— Greg Taylor, CFA, is the Chief Investment Officer of Purpose Investments

All data sourced from Bloomberg unless otherwise noted.

By the numbers displays total returns for the month of September 2023. The content of this document is for informational purposes only and is not being provided in the context of an offering of any securities described herein, nor is it a recommendation or solicitation to buy, hold or sell any security. The information is not investment advice, nor is it tailored to the needs or circumstances of any investor. Information contained in this document is not, and under no circumstances is it to be construed as, an offering memorandum, prospectus, advertisement or public offering of securities. No securities commission or similar regulatory authority has reviewed this document and any representation to the contrary is an offence. Information contained in this document is believed to be accurate and reliable, however, we cannot guarantee that it is complete or current at all times. The information provided is subject to change without notice.

Commissions, trailing commissions, management fees and expenses all may be associated with investment funds. Please read the prospectus before investing. If the securities are purchased or sold on a stock exchange, you may pay more or receive less than the current net asset value. Investment funds are not guaranteed, their values change frequently, and past performance may not be repeated. Certain statements in this document are forward-looking. Forward-looking statements (“FLS”) are statements that are predictive in nature, depend on or refer to future events or conditions, or that include words such as “may,” “will,” “should,” “could,” “expect,” “anticipate,” intend,” “plan,” “believe,” “estimate” or other similar expressions. Statements that look forward in time or include anything other than historical information are subject to risks and uncertainties, and actual results, actions or events could differ materially from those set forth in the FLS. FLS are not guarantees of future performance and are by their nature based on numerous assumptions. Although the FLS contained in this document are based upon what Purpose Investments and the portfolio manager believe to be reasonable assumptions, Purpose Investments and the portfolio manager cannot assure that actual results will be consistent with these FLS. The reader is cautioned to consider the FLS carefully and not to place undue reliance on the FLS. Unless required by applicable law, it is not undertaken, and specifically disclaimed, that there is any intention or obligation to update or revise FLS, whether as a result of new information, future events or otherwise.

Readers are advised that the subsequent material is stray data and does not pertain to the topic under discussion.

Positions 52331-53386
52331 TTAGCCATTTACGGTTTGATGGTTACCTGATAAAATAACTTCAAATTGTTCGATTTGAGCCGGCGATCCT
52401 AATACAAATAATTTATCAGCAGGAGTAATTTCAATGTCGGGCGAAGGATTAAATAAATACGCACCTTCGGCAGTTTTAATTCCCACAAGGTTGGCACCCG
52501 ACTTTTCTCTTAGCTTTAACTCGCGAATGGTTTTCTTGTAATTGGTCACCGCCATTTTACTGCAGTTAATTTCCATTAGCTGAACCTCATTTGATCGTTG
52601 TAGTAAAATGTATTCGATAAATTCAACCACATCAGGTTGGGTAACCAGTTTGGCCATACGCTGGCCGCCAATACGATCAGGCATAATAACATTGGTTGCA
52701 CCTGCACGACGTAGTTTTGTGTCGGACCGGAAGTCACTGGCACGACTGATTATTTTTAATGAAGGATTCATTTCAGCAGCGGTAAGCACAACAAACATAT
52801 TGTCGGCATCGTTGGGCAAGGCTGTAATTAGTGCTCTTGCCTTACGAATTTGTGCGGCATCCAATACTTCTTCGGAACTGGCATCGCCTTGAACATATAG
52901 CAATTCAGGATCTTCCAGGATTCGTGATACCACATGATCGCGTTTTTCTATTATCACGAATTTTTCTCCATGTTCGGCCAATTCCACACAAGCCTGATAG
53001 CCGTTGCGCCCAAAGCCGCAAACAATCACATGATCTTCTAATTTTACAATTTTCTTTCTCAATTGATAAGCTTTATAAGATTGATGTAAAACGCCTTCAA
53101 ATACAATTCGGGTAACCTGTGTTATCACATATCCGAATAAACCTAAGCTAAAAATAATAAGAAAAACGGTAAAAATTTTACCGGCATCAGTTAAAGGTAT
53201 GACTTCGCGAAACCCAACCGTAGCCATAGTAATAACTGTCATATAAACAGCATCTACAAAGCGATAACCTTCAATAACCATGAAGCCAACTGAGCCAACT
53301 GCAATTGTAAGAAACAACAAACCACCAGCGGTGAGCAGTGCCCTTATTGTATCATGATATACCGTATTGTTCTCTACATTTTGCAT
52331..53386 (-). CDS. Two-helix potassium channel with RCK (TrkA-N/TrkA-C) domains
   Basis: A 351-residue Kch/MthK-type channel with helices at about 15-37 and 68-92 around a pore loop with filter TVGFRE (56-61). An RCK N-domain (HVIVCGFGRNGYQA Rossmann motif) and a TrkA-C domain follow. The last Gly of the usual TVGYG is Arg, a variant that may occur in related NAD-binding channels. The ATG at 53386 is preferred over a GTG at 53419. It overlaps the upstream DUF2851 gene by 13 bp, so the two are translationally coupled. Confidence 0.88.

Greg Taylor, CFA

Greg Taylor is the Chief Investment Officer of Purpose Investments. A data-driven manager with a focus on managing risk through active-trading strategies, Greg specializes in finding and exploiting pockets of volatility in the market to drive returns. He spent more than 15 years managing pension and mutual fund assets at Aurion Capital Management. He also held a role of senior portfolio manager at Front Street Capital and LOGiQ Asset Management before coming to Purpose Investments.

Greg serves on the investment committee for the MS Society of Canada and advises the finance program’s portfolio management course at Bishop’s University. He has won numerous Brendan Wood International “TopGun” awards and is a regular host and guest on BNN Bloomberg and Toronto’s all-news radio station, 680News. Greg is a CFA Charterholder and has a BBA in Finance from Bishop’s University.